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Photo: Brent Stirton/Getty Images

Matthew Greene, a self-proclaimed member of the Proud Boys, pleaded guilty on Wednesday to conspiracy and obstruction for his role in the deadly Jan. 6 Capitol riot.

Why it matters: The 34-year-old is the first known member of the far-right group to plead guilty in federal court in connection to the riot. Several others affiliated with the Proud Boys have been charged.

  • "The plea is significant because Matthew Greene ... admitted coordinating with other members of the extremist group at the front of the Capitol mob, although there is no evidence he actually entered the building," the Washington Post writes.
  • Greene's sentencing is slated for March 10, according to the Justice Department. He will remain in custody ahead of sentencing.

What they're saying: "Greene's intent in conspiring with others to unlawfully enter the restricted area of the Capitol grounds was to send a message to legislators and Vice President Pence," according to court documents.

  • "Greene intended to affect the government by stopping or delaying the Congressional proceeding, and in fact, did so," the documents added.

Background: Greene marched from the Washington Monument to the Capitol, where he was among the first to cross a downed police line, per court documents.

  • At the time of the attack, Greene was a "first-degree member" of Proud Boys and had decided to travel to Washington, D.C., after reading a tweet from former President Donald Trump "referencing a 'wild' protest," authorities said.

Go deeper

Pence: "Tragic" Jan. 6 no reason to scrap filibuster

Photo: Drew Angerer via Getty Images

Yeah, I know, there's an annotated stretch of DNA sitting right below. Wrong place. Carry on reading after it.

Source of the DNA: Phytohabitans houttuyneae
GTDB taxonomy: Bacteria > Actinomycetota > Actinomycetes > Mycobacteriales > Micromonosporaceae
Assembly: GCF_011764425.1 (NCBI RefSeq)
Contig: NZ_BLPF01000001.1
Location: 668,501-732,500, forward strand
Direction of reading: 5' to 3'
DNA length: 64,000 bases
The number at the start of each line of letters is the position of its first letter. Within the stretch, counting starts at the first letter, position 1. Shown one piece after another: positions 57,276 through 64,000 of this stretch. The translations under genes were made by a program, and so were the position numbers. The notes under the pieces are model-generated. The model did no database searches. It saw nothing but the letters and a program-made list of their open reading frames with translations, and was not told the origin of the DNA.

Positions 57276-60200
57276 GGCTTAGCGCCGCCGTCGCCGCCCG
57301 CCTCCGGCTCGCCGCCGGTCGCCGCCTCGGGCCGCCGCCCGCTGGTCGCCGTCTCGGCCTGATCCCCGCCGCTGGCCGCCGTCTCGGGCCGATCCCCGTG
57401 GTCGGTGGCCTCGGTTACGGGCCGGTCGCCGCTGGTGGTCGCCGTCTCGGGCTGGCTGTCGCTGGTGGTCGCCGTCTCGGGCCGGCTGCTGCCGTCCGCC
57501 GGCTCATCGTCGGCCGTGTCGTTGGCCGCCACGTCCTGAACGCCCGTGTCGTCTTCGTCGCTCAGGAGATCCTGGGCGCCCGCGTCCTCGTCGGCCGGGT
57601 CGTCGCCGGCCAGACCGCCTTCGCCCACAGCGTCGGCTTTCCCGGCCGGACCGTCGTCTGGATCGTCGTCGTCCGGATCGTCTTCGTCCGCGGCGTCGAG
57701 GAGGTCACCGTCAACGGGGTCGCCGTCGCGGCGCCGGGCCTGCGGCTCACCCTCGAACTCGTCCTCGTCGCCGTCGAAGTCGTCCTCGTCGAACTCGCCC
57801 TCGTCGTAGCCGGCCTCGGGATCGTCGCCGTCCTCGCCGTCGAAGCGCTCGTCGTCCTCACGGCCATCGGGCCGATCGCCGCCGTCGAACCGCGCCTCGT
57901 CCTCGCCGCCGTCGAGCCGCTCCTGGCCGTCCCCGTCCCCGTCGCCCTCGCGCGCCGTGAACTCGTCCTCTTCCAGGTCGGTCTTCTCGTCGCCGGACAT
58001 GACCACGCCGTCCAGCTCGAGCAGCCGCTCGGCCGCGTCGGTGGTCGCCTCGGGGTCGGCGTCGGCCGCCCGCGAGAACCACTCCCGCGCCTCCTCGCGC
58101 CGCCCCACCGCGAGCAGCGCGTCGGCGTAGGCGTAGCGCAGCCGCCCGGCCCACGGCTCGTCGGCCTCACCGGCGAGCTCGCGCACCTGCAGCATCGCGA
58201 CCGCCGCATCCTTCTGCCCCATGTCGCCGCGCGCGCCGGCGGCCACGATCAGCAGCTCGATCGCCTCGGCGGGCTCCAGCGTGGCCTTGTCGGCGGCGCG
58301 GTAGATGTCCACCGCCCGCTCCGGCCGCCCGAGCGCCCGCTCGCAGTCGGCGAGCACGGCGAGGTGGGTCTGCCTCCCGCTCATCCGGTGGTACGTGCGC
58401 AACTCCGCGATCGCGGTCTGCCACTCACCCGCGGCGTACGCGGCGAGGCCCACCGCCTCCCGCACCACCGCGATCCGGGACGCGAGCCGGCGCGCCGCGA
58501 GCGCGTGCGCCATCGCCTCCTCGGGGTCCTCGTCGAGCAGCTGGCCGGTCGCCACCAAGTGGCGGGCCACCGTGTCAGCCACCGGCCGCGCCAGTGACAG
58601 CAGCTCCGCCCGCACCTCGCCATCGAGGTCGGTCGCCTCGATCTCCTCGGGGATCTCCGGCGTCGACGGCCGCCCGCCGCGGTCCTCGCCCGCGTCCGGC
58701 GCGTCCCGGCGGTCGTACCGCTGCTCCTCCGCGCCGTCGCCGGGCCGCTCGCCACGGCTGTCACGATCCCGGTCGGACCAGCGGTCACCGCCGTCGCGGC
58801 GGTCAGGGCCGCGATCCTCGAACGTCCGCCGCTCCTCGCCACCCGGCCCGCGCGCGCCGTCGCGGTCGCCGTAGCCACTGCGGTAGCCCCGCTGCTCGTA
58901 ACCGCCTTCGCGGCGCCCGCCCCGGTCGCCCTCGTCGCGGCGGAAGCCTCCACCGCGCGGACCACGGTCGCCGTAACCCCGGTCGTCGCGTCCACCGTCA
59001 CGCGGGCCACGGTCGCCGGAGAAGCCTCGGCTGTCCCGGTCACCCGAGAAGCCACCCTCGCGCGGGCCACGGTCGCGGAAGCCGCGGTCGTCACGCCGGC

Former Vice President Mike Pence on Friday called the Jan. 6 Capitol riot an attempt to "overturn results of the presidential election that had been certified by all 50 states."

Why it matters: Though the former vice president's op-ed in the Washington Post focuses on rebutting filibuster reforms, these are also the most public statements Pence has made about the post-election narrative and the attack as an effort to interfere with President Biden's victory.

Why the Fed might want to jolt the markets

Fed chair Jerome Powell at a hearing earlier this month. Photo: Brendan Smialowski-Pool/Getty Images

So far, financial markets are cooperating nicely with the Federal Reserve's efforts to restrain inflation. They're doing the Fed's work for it by creating tighter financial conditions, in a distinctly non-panicky way.

  • But as the central bank's policymakers meet this week, an underlying question they face is whether the adjustment is happening too slowly.
Kate Marino, author of Markets
2 hours ago - Economy & Business

Omicron outbreaks were bad for business in January

Data: New York Federal Reserve Bank; Chart: Axios Visuals

Emerging anecdotal evidence shows just how hard the recent rise in COVID-19 cases hit businesses in early January — but that hasn't hurt some business leaders’ longer-term views of their companies' prospects.

Why it matters: Increasingly, the economic recovery has come in fits and starts that move in tandem with new peaks in cases. Look no further than the thousands of canceled flights and shuttered Broadway theaters in the wake of the Omicron variant's spread over the last few months.